Courtney Love is being sued by her former attorney for libel based on a statement she made on Twitter. Who’s next?
While it’s unlikely that brands or their agencies will be talking smack via their Twitter feeds, should they worry about getting sued for something that’s misconstrued — or for what their followers or fans say?
Ellyn Angelotti, an attorney focused social media trends and the law, coined the term “Twibel.” She says that Love’s is the first Twibel case to ever come to trial, and that defamation laws haven’t kept pace with social media.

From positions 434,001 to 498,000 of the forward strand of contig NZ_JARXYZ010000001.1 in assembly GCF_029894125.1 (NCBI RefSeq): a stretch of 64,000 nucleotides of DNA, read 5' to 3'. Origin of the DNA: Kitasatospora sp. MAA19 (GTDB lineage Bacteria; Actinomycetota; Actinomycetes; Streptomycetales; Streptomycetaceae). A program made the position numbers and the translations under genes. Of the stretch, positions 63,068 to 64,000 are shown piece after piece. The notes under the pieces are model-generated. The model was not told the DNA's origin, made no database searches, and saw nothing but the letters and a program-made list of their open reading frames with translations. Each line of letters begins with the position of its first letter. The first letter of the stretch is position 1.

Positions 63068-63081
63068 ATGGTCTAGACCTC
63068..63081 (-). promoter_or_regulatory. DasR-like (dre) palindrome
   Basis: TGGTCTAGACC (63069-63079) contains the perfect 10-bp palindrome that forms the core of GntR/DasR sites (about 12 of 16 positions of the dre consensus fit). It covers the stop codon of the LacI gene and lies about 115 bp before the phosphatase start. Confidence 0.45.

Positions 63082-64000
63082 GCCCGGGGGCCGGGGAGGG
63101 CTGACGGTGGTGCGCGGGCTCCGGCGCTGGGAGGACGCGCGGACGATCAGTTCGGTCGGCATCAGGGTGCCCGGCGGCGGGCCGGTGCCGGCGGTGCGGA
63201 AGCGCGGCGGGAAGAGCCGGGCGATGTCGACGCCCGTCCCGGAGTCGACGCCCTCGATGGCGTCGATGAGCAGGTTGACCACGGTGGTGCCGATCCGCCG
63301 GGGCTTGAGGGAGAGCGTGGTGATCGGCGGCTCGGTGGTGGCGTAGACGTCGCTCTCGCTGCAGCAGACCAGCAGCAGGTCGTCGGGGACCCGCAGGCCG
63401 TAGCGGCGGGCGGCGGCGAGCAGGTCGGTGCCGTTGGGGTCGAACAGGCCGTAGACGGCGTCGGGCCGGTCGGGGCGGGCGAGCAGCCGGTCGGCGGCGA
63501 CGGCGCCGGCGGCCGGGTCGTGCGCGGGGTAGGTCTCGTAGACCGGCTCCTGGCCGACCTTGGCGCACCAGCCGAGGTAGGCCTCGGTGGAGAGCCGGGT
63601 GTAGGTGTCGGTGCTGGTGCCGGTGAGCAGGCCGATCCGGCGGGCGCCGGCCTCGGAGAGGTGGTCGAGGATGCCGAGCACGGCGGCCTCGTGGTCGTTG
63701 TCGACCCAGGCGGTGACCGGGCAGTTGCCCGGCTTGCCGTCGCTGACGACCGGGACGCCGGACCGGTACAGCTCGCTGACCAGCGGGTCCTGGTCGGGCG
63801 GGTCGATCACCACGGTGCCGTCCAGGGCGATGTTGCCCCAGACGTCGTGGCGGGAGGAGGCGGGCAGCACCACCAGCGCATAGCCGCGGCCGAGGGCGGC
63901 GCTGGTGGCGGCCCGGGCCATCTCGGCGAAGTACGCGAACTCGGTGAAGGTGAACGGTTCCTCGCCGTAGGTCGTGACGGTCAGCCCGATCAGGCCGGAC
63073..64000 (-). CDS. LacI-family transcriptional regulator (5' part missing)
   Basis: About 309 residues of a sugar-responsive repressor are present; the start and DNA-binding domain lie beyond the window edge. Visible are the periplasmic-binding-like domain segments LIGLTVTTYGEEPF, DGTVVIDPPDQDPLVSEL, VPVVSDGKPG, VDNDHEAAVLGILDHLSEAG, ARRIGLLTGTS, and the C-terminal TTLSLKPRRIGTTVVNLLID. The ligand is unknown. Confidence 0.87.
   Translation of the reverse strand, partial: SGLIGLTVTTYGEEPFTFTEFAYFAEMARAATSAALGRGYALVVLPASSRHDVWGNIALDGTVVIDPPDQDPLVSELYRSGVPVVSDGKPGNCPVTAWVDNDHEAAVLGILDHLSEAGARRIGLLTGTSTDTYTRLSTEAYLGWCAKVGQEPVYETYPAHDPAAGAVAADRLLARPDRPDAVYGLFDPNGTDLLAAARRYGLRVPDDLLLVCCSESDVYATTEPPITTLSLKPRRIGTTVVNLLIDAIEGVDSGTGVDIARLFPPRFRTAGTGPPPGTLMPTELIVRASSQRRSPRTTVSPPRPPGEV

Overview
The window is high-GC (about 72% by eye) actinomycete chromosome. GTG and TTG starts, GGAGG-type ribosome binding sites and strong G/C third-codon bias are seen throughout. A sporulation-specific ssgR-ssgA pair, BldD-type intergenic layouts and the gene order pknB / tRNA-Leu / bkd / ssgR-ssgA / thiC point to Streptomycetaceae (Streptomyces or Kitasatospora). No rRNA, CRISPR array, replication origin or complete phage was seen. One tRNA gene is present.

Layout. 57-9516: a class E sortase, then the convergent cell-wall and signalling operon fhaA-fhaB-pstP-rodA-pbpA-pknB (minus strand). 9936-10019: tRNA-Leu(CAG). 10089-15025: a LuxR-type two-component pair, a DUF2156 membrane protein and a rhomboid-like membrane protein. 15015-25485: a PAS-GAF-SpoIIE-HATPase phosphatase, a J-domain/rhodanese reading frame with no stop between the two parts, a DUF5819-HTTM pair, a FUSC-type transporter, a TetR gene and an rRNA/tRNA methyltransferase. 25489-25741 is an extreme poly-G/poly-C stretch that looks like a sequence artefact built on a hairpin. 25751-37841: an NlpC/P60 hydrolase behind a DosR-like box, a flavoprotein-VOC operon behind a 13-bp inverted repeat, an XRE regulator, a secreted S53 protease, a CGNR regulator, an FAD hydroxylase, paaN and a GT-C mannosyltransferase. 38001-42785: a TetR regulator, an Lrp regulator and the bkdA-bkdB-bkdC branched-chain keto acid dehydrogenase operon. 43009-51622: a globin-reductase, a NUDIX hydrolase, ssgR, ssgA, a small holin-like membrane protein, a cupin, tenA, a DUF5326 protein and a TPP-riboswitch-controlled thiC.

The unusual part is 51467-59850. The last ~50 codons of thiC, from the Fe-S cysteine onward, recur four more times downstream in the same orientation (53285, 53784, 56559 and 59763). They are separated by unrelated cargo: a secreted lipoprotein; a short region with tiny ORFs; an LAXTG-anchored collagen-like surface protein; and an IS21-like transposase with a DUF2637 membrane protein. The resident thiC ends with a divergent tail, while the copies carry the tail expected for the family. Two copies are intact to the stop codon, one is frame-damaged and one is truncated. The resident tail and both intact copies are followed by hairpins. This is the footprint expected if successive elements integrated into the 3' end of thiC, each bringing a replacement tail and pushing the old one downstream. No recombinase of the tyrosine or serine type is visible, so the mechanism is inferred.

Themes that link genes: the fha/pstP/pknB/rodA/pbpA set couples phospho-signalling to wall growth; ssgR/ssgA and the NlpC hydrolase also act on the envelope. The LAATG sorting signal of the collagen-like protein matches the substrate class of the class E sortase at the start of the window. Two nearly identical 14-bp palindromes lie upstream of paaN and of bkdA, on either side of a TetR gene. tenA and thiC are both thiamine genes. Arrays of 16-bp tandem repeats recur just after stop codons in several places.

Angelotti points out that libel law evolved to settle disputes between individuals who had little access to media and large media companies, like newspapers, that could distribute their negative comments to large audiences.
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